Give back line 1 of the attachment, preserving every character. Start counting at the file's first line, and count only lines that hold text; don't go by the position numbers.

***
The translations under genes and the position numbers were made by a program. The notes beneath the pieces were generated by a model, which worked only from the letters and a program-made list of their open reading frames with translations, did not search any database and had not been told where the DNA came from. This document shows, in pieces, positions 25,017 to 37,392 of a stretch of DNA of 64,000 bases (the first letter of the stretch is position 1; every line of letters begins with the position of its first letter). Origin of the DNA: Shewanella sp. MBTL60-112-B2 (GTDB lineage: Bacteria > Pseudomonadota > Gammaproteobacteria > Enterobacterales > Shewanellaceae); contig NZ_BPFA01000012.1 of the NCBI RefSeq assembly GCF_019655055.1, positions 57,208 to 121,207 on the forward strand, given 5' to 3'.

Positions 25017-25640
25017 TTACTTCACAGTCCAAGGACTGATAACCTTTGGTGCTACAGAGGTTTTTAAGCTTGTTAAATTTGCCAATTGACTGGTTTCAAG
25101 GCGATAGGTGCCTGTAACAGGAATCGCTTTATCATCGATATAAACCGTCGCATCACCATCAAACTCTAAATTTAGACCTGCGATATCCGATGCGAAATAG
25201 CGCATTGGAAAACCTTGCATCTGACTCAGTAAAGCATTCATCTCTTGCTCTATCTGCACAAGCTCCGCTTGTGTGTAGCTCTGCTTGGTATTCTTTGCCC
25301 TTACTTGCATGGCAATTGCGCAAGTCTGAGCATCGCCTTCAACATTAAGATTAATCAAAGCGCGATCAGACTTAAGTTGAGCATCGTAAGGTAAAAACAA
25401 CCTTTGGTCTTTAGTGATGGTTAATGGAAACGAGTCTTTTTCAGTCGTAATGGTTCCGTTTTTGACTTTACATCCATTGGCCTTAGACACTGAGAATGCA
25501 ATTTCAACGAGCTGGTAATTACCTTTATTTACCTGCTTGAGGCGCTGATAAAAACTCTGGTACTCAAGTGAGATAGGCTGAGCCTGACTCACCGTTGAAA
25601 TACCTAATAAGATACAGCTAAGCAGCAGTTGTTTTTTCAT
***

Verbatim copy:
The translations under genes and the position numbers were made by a program. The notes beneath the pieces were generated by a model, which worked only from the letters and a program-made list of their open reading frames with translations, did not search any database and had not been told where the DNA came from. This document shows, in pieces, positions 25,017 to 37,392 of a stretch of DNA of 64,000 bases (the first letter of the stretch is position 1; every line of letters begins with the position of its first letter). Origin of the DNA: Shewanella sp. MBTL60-112-B2 (GTDB lineage: Bacteria > Pseudomonadota > Gammaproteobacteria > Enterobacterales > Shewanellaceae); contig NZ_BPFA01000012.1 of the NCBI RefSeq assembly GCF_019655055.1, positions 57,208 to 121,207 on the forward strand, given 5' to 3'.